When such basic network security controls are missing, the risks introduced by new technologies are compounded. Consider, for example, the risks introduced by mobile device usage. With staff using iPads and Android smartphones to access patient data, it's harder to define the network edge. Protecting data now becomes of paramount concern if efforts in this department were previously lacking. Any vulnerabilities in clinical applications that haven't been previously patched are now also glaring risks.
"Nothing's really all that new. It's coming down to the same thing: People missing patches," said Rhykerd. "I think a lot of health care professionals like to see all this new technology, but the IT department doesn't have the bandwidth to keep up with the implications of these things."
I think a lot of health care professionals like to see all this new technology, but the IT department doesn't have the bandwidth to keep up with the implications of these things.
Jason Rhykerd, consultant, SystemExperts Corp.
Gallery noted that vulnerabilities enter the IT environment when that new technology is installed. Hackers then exploit those vulnerabilities to gain access, he added.
The problem stands to become worse before it gets better. Endpoints will continue to proliferate as the benefits of using mobile devices in health care grow. Unable to patch the systems under their direct control, how will these organizations manage user-owned devices? Meanwhile, the network edge is becoming fuzzier and fuzzier, while sensitive data is more accessible than ever before.
The opportunity: Network security management services
These pain points translate into opportunities for channel companies that can adapt their skill set. The first step to providing value to health care clients is similar to that of any other client, Rhykerd said: "Understand the business that's laid out before you."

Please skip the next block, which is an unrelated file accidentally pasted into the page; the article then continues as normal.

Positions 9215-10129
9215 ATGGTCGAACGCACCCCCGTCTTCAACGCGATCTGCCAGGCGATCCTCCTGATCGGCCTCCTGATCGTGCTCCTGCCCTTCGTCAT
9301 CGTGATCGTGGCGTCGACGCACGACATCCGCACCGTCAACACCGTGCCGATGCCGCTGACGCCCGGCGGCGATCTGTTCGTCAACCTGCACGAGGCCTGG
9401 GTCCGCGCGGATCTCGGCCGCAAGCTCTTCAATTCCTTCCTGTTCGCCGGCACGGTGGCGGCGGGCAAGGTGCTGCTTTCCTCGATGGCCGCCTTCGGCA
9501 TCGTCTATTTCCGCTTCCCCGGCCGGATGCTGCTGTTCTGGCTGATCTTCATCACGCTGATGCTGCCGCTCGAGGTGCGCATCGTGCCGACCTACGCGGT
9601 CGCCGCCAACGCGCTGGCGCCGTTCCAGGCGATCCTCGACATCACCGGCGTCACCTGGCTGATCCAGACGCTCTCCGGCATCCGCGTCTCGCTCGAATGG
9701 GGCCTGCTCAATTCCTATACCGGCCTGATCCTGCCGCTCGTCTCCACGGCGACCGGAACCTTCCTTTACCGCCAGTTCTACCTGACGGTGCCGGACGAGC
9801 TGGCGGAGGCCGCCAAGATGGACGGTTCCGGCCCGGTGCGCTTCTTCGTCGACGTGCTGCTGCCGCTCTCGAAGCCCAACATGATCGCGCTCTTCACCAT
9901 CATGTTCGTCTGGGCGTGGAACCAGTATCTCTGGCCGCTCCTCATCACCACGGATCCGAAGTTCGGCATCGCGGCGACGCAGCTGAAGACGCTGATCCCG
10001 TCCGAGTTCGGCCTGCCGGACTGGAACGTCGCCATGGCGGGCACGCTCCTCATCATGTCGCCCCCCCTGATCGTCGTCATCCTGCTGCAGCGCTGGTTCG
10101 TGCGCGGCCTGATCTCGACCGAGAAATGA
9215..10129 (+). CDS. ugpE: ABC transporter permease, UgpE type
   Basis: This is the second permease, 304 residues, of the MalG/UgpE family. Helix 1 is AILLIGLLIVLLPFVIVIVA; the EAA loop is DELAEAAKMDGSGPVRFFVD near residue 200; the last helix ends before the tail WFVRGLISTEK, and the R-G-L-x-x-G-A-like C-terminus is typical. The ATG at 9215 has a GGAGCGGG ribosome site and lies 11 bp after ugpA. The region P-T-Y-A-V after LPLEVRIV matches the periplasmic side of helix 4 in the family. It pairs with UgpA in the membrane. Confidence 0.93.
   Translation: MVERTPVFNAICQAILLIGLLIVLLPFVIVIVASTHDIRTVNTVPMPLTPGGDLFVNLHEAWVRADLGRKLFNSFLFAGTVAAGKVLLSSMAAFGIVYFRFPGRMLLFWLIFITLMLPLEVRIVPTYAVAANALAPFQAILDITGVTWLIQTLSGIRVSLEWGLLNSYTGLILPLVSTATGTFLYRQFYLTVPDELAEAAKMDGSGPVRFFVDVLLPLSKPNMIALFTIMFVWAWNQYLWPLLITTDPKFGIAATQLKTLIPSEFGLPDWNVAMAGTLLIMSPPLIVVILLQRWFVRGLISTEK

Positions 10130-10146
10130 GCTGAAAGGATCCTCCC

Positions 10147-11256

He continued: "There is risk in any business and it's important to understand. Whether it's a security solution or new medical device, what is the business benefit you're trying to derive? There is such a thing as acceptable risk, but it's a matter of managing it."
Once you understand the business, you can help translate the benefit of different technologies to the client. You can help them understand the role technology plays in supporting the business and the need to manage the associated risks. This includes evaluating technology and making strategic decisions.
For example, does it make sense to adopt a bring-your-own device policy? If so, what management and security controls are required to support that policy?
Service providers and consultants can also give health IT organizations the visibility needed to understand what's on the network. The Health Insurance Portability and Accountability Act (HIPAA) requires such visibility, but it is also necessary to defend against network threats.
Gallery's company, Access Technology Group, has partnered with security vendor nCircle Network Security Inc. to help provide this visibility. nCircle's PureCloud vulnerability scanner is a small piece of software that sits on a workstation or server and scans a list of sites within the client's IP range. In this manner, Gallery can help his clients gain visibility into remote clinics, for example.
Vulnerability and patch management services offer further opportunities. Service providers and resellers can benefit from offering data encryption solutions that protect sensitive data and help organizations comply with HIPAA data security requirements. Mobile device management solutions and network monitoring services are also viable offerings.
Regardless of how you address the need for network security, resellers and service providers that can help health IT organizations leverage their limited resources, and do so more efficiently with automated processes, will be in a position to grow their businesses, Gallery said.
Even better, he added, your efforts will extend beyond the immediate business, as you help safeguard the public at large. "IT organizations always have to do more with less and, unfortunately, the networks they control are some of the most important in our society."
Crystal Bedell is a technology writer and editor. Her articles, tips and guides help IT professionals evaluate technology, secure and modernize their IT infrastructure, solve business problems, and prepare for IT certification. She can be reached at firstname.lastname@example.org or contact @SearchHealthIT on Twitter.